Mon, April 19, 2010
Sci-Tech > Science

Rarest of the rare

2010-04-19 03:10:42 GMT2010-04-19 11:10:42 (Beijing Time)  Xinhua English

1. Crocodylus rhombifer

With the most restricted range of any crocodilian, the Cuban crocodile is in danger of extinction due to habitat alteration, hunting, and competition with introduced caimans.

Cuban crocodile (Crocodylus rhombifer) Source:

2. White-headed langur

Only 59 of these monkeys remain on a small island off Vietnam.

White-headed Langur (Trachypithecus poliocephalus) Source:

3. Romer's Tree Frog

Less than 0.8 inches long, the Romer’s tree frog of Hong Kong was once thought to be extinct following airport construction that wiped out its habitat. In good news, this tree frog is still alive, with active breeding programs contributing to a couple thousand Romer’s being released in the wild in the 1990s.

Romer's Tree Frog (Liuixalus romeri) Source:

4. Przewalski's horse

With its stocky body and short neck, Przewalski's horseis the only true living species of wild horse. In recent yearsit has been reintroduced into native habitats in Mongolia following dedicated conservation efforts.

Przewalski's horse (Equus przewalskii) Source:

5. Florida bonneted bat

Thought to be extinct in 2002, the small colony has since been discovered.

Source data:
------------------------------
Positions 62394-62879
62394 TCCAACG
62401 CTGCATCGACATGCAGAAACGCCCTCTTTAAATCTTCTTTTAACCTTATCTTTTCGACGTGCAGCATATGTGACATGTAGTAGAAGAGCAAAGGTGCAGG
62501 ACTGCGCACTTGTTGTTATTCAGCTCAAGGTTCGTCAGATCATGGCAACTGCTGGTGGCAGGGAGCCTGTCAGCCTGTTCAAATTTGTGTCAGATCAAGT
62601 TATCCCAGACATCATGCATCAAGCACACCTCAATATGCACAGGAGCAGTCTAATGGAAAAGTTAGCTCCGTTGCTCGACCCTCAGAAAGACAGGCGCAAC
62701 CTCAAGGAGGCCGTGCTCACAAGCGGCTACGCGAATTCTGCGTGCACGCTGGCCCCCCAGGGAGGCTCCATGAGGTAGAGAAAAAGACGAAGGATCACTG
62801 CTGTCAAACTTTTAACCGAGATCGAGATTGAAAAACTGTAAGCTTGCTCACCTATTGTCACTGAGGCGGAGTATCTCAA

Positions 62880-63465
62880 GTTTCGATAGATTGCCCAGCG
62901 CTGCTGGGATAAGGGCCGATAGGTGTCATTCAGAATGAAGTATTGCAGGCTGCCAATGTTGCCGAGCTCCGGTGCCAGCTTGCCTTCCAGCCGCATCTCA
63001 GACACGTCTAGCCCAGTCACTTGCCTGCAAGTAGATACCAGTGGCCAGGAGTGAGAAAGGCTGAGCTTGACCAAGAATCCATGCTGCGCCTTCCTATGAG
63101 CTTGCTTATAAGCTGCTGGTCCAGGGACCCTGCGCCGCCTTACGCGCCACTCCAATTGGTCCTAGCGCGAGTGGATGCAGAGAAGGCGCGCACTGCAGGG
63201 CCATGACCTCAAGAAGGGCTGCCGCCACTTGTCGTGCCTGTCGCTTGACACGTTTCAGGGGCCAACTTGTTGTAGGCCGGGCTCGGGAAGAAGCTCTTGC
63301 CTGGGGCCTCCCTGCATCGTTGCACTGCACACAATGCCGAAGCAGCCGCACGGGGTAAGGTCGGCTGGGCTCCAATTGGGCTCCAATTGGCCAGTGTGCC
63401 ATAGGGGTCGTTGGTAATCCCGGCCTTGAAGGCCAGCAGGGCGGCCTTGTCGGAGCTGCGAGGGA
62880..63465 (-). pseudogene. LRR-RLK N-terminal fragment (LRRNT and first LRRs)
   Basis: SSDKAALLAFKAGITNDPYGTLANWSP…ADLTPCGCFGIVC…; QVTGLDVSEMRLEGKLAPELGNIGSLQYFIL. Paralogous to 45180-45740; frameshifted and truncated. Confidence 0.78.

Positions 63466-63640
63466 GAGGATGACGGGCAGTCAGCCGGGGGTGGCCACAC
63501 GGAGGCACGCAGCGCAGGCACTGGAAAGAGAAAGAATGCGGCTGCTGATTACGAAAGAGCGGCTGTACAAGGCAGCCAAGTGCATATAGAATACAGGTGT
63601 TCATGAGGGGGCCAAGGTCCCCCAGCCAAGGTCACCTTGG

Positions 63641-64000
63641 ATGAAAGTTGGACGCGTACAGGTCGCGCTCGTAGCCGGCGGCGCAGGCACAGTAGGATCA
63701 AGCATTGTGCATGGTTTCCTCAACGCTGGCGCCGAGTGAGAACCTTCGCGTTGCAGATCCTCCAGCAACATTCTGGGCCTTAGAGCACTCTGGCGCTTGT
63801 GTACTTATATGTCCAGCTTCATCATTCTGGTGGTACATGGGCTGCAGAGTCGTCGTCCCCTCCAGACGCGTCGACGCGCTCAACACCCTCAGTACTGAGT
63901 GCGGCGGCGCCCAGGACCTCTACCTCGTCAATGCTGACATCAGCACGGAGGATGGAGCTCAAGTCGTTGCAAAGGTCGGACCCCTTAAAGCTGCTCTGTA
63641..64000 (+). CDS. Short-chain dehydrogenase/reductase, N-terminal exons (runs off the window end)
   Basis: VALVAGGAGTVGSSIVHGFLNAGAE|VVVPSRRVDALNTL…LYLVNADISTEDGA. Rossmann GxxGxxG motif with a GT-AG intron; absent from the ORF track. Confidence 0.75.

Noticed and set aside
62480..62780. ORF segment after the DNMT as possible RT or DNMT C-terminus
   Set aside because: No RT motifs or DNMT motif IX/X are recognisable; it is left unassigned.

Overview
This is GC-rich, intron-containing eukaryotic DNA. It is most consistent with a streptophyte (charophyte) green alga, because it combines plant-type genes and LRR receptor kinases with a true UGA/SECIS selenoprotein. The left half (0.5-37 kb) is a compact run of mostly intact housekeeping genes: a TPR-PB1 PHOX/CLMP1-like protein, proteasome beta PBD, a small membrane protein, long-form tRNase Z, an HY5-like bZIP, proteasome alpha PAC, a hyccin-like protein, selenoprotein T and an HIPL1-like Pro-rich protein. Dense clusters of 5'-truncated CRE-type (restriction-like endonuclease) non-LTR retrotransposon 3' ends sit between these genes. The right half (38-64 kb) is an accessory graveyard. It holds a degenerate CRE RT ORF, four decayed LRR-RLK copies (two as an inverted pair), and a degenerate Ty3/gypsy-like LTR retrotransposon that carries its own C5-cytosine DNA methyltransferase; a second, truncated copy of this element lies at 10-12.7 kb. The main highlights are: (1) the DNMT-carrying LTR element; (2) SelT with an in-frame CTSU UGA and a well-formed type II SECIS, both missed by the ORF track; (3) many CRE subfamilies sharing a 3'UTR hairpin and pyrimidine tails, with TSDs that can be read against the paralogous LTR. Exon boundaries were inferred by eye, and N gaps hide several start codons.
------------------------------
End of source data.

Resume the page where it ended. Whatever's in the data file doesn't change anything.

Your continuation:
Florida bonneted bat (Eumops floridanus) Source:

6. Green-eyed frog

Only a few hundred of these small amphibians are left.

Green-eyed frog (Lithobates vibicarius) Source:

7. Grenada dove

The national bird of Grenada is threatened by habitat loss.

Grenada Dove (Leptotila wellsi) Source:

8. Hirola/Hunter's hartebeest

The hirola is a highly threatened African antelope.

Hirola or Hunter's hartebeest (Damaliscus hunteri) Source:

9. Ploughshare tortoise

With only 400 left, the ploughshare tortoise is threatened by the illegal pet trade.

Ploughshare tortoise (Astrochelys yniphora) Source:

10. Island gray fox

Living on the California Channel Islands, this is the smallest fox in the United States.

Island Gray Fox (Urocyon littoralis) Source:

11. Sumatran orangutan

This population has declined 80 percent during the past 75 years.

Sumatran Orangutan (Pongo abelii) Source:

12. Vaquita

This small ocean porpoise is drowning in fishing nets.

Vaquita (Phocoena sinus) Source:

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